Knowing why data protection is important and what it is isn't something that everyone thinks much about. Usually, people try to keep their data privacy at a decent level. This is why they don't give out their personal information in Facebook's "About" section - even if they could.
With that in mind, there may be some instances when you might need to give more of your data. The companies that gather this kind of information will have to follow the data privacy laws and keep the personal data of their clients safe.
But what exactly is data privacy, and why is it so important for a company to follow privacy regulations? Well, this article should give you a bit of insight on that matter.
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What Exactly Is Data Privacy?
Have you noticed how every page you visit or every app that you use tries to get its hands on your data? It might be just your name or your email - but still, this data is something that should technically belong only to you. This is where data privacy comes in.
What is data privacy? Data privacy is the way in which you attempt to keep your privacy online. As an Internet user, you need to know exactly who can see your online activity, as well as what third parties are going to do with that data. It allows you to keep control of your personal information.
Data privacy (also known as information privacy) is a data security branch that deals with the way in which your personal data is handled: who can see it, who is prohibited from seeing it, or what the company can do with said data. It deals with notice, consent, as well as regulatory obligations.
Data privacy touches upon a variety of things, but usually, it has to do with:
- Whether or not your personal data is given to any third parties
- How personal data is collected as well as stored
- Privacy and data security restrictions like the Health Insurance Portability and Accountability Act (HIPAA), General Data Protection Regulation (GDPR), California Consumer Privacy Act (CCPA), and Gramm-Leach-Bliley Act (GLBA).
Users must keep in mind that a large company can easily track their personal data, as well as store it for their own benefit. Some of that data may be quite sensitive, so it's obvious that you should have some control over that matter.
Why Should You Care About Data Privacy?
At that point, the WhatsApp-using population split into two teams: those that did not really care about the update and hit "I agree," and those who feared a data breach - threatening to stop using WhatsApp altogether.
Now, this might not seem like much - but the more personal data a company can collect from you, the lesser you'll be able to remain 'incognito' online. If there are proper data protection laws in check, you should be able to steer clear of any uncalled-for surveillance.
Companies need to follow data privacy compliance if they wish to be successful in their business. Failure to abide by these data protection laws might lead to them receiving fines of up to millions of dollars, as well as other penalties.
If a data breach were to occur, it could throw a severe blow to a business - causing it to lose revenue and clients. Data breaches can cost up to $3.92 million to fix, but this may easily be resolved by having some privacy regulations placed in check.
As a user, data privacy should affect you as well. Companies might need your personal data in order to offer their best products - but if your private data ends up in the wrong hands, this can spell quite a lot of trouble. This should make people think twice before they hit "Accept Cookies."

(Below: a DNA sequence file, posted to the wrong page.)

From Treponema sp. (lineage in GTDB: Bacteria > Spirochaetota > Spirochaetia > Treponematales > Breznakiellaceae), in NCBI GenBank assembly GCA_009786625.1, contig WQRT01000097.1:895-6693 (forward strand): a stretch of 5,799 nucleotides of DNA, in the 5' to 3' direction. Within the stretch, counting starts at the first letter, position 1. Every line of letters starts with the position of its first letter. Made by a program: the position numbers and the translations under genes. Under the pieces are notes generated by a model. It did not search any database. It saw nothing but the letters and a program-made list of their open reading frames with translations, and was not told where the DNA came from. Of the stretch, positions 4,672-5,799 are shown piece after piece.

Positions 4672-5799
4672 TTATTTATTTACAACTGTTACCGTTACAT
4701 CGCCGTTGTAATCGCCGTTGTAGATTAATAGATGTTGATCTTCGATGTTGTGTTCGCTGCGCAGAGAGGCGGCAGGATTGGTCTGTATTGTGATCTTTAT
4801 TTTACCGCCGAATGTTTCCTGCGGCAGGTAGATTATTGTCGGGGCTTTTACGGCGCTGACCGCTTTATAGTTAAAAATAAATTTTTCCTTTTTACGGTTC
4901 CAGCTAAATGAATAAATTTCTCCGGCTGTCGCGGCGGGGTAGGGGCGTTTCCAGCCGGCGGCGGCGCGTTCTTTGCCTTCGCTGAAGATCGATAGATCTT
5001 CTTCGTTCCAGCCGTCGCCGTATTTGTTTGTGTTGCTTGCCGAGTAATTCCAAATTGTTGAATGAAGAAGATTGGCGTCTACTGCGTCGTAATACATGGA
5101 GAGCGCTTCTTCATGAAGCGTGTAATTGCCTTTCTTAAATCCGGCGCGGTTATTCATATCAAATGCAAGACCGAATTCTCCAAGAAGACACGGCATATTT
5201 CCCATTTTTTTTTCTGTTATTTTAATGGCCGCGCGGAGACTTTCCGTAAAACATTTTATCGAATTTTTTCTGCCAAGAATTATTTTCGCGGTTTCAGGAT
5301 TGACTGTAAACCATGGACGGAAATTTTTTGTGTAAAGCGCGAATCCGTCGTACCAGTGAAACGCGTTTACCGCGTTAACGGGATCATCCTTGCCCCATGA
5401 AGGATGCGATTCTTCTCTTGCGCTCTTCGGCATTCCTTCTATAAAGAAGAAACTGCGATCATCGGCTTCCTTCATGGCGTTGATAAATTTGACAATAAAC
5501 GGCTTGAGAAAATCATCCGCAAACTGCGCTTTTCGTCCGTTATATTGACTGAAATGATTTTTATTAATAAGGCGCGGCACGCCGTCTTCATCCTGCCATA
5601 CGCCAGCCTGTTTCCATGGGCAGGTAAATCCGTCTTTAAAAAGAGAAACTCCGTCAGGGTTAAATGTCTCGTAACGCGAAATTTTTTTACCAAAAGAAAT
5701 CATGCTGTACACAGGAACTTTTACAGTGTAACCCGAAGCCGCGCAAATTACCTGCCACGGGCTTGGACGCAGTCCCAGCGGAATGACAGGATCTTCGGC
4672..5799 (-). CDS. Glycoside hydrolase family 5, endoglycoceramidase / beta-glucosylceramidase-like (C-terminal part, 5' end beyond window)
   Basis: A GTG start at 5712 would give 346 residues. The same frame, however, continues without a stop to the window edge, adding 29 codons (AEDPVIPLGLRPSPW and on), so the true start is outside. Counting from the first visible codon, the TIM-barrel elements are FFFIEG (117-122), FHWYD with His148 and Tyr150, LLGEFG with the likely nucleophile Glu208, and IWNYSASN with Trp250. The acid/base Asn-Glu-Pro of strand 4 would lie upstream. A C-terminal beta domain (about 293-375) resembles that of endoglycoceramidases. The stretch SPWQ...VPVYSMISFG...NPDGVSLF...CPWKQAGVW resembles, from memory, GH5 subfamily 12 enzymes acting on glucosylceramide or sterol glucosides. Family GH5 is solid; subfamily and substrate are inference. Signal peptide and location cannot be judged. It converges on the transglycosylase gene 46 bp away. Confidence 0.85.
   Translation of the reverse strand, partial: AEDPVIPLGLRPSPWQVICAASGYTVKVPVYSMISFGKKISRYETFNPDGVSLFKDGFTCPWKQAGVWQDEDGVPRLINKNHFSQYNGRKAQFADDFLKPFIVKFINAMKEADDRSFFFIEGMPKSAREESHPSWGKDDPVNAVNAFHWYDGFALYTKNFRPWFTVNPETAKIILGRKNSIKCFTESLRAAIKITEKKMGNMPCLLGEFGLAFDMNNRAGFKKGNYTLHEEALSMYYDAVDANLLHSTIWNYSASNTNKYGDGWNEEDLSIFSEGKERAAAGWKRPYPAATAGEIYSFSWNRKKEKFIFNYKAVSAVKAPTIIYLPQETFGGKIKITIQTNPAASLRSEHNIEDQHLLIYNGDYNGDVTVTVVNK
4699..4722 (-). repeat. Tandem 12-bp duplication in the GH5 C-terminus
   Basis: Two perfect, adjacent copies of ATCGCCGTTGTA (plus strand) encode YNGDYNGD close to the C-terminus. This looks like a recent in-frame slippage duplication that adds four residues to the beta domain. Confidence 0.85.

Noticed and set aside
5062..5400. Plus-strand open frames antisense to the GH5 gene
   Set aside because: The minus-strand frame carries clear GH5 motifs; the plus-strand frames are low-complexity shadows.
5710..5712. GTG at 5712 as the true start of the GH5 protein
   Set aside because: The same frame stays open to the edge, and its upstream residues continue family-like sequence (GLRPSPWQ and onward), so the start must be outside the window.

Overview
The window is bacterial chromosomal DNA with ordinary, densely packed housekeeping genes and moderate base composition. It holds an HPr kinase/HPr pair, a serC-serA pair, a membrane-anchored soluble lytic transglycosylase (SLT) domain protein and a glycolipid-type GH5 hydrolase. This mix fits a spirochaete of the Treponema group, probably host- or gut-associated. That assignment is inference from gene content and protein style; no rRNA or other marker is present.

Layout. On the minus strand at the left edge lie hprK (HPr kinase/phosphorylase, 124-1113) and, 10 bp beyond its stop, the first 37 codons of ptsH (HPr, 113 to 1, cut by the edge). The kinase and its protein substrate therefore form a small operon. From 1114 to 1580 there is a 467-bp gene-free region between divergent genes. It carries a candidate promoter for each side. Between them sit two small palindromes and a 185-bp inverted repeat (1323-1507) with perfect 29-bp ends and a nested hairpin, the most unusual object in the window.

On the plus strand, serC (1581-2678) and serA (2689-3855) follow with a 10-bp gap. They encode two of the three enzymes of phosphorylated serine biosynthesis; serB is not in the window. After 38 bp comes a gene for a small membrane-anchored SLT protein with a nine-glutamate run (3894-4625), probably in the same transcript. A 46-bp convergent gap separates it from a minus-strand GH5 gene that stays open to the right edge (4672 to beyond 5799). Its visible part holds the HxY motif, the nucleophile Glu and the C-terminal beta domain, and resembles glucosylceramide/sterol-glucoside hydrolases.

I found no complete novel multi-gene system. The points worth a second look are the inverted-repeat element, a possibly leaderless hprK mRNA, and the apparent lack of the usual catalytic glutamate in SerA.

For example, if a data breach occurs in a government agency, all that personal information can end up in an enemy state. Or if a breach occurs within a company where you normally do your online shopping, it might place your credit card in danger of being drained, as well as your identity being stolen. Read about Facebook's data privacy scandal in 2018 here and look at how the data breach affected the social media giant's overall business.
You should care about data privacy because, after all, you are entitled to privacy protection. Relationships, be them personal or business, are based on trust - and for that trust to be maintained, you'd need proper use of the General Data Protection Regulation law.
Data Privacy Vs. Data Security
Very often, the terms "data privacy" and "data security" are used interchangeably. In terms of privacy regulations, they are indeed quite similar - but at the same time, they have a slightly different concept.
Data privacy, for instance, will cover how your personal data is collected, stored, and then used for the profit of the company. It works on the user's consent that the company will use the personal data to provide you with services you might find useful. An example here is how Facebook shows you targeted ads the moment you click a certain ad/post or search for something in particular (you know you noticed it).
Data security, on the other hand, aims at protecting data from deliberate hacking or cybercriminals. At this point, it's quite easy for people to focus on security rather than data protection compliance, particularly with cyberattacks being on the rise since the beginning of the COVID-19 pandemic.
Phishing, IP spoofing, and cracking of passwords have become a bit of a problem nowadays, as hackers are more and more ingenious. With that in mind, people should be concerned about data privacy compliance as well. Unless a company has explicit permission, they should not try to sell you a product that you haven't signed terms and conditions for.
Explaining Data Privacy Laws
Each country has different data privacy laws. Moreover, a certain company might have other data protection regulations, depending on the region. The United States, for example, will have different laws going from one state to another. At the same time, the California Consumer Privacy Act (CCPA) may have various alternatives and modifications in every other area.
In the European Union, there is legislation that goes over pretty much every member state - although there may be countries that have their own general data protection regulations. With that in mind, at the heart of EU's data privacy control, there is the GDPR law.
All of these laws have their different points. If you live outside the U.S., you probably noticed how some websites in the United States are unavailable to you. There are various reasons for that - but mostly, it's because the U.S. has a different idea of security and privacy as compared to Europe. As a result, for data privacy reasons, you are banned from going on those websites.
In the United States, personal information privacy takes on an approach that is slightly more decentralized. The FTC has the most power there, all data privacy laws going through federal bodies. It's their way of preventing any data breaches.